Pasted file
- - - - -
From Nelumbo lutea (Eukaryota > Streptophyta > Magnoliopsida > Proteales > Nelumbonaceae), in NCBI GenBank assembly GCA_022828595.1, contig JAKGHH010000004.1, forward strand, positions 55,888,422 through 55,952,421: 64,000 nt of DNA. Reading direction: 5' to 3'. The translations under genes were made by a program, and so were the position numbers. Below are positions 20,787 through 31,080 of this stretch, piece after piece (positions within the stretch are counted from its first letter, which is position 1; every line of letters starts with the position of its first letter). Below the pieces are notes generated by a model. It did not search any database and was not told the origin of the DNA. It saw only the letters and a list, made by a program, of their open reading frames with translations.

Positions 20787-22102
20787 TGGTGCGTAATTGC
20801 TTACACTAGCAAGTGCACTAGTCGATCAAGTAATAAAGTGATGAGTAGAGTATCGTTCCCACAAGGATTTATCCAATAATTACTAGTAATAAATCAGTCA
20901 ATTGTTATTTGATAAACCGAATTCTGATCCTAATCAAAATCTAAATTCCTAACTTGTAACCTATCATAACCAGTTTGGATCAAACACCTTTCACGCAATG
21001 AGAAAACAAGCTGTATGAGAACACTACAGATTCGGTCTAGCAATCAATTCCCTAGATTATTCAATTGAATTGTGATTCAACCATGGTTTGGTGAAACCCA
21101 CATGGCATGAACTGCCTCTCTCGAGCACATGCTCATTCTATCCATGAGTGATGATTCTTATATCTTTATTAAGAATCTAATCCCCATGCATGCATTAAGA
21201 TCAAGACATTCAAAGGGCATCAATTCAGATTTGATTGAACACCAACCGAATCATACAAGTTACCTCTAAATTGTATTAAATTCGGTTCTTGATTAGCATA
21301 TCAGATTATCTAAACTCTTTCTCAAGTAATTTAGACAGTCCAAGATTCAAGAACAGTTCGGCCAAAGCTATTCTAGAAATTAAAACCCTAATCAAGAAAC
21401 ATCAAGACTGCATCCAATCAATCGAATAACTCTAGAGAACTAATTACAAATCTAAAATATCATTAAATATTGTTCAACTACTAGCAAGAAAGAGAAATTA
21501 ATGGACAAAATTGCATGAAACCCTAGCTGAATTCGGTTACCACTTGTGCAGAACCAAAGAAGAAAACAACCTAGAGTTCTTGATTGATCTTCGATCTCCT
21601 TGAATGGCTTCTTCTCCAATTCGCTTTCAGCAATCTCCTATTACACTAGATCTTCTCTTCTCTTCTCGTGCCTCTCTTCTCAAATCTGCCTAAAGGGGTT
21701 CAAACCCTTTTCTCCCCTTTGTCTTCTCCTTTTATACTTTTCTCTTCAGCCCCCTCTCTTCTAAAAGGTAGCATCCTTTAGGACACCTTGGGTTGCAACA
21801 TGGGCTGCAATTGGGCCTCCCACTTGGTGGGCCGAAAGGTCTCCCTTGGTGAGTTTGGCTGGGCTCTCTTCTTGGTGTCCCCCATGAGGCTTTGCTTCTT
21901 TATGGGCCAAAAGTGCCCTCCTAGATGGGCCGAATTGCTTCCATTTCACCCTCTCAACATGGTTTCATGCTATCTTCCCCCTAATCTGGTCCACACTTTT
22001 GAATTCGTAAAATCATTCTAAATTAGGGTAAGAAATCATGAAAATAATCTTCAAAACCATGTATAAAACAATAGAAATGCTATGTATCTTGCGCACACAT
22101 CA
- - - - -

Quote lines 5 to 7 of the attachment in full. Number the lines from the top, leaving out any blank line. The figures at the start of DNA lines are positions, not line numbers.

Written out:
20901 ATTGTTATTTGATAAACCGAATTCTGATCCTAATCAAAATCTAAATTCCTAACTTGTAACCTATCATAACCAGTTTGGATCAAACACCTTTCACGCAATG
21001 AGAAAACAAGCTGTATGAGAACACTACAGATTCGGTCTAGCAATCAATTCCCTAGATTATTCAATTGAATTGTGATTCAACCATGGTTTGGTGAAACCCA
21101 CATGGCATGAACTGCCTCTCTCGAGCACATGCTCATTCTATCCATGAGTGATGATTCTTATATCTTTATTAAGAATCTAATCCCCATGCATGCATTAAGA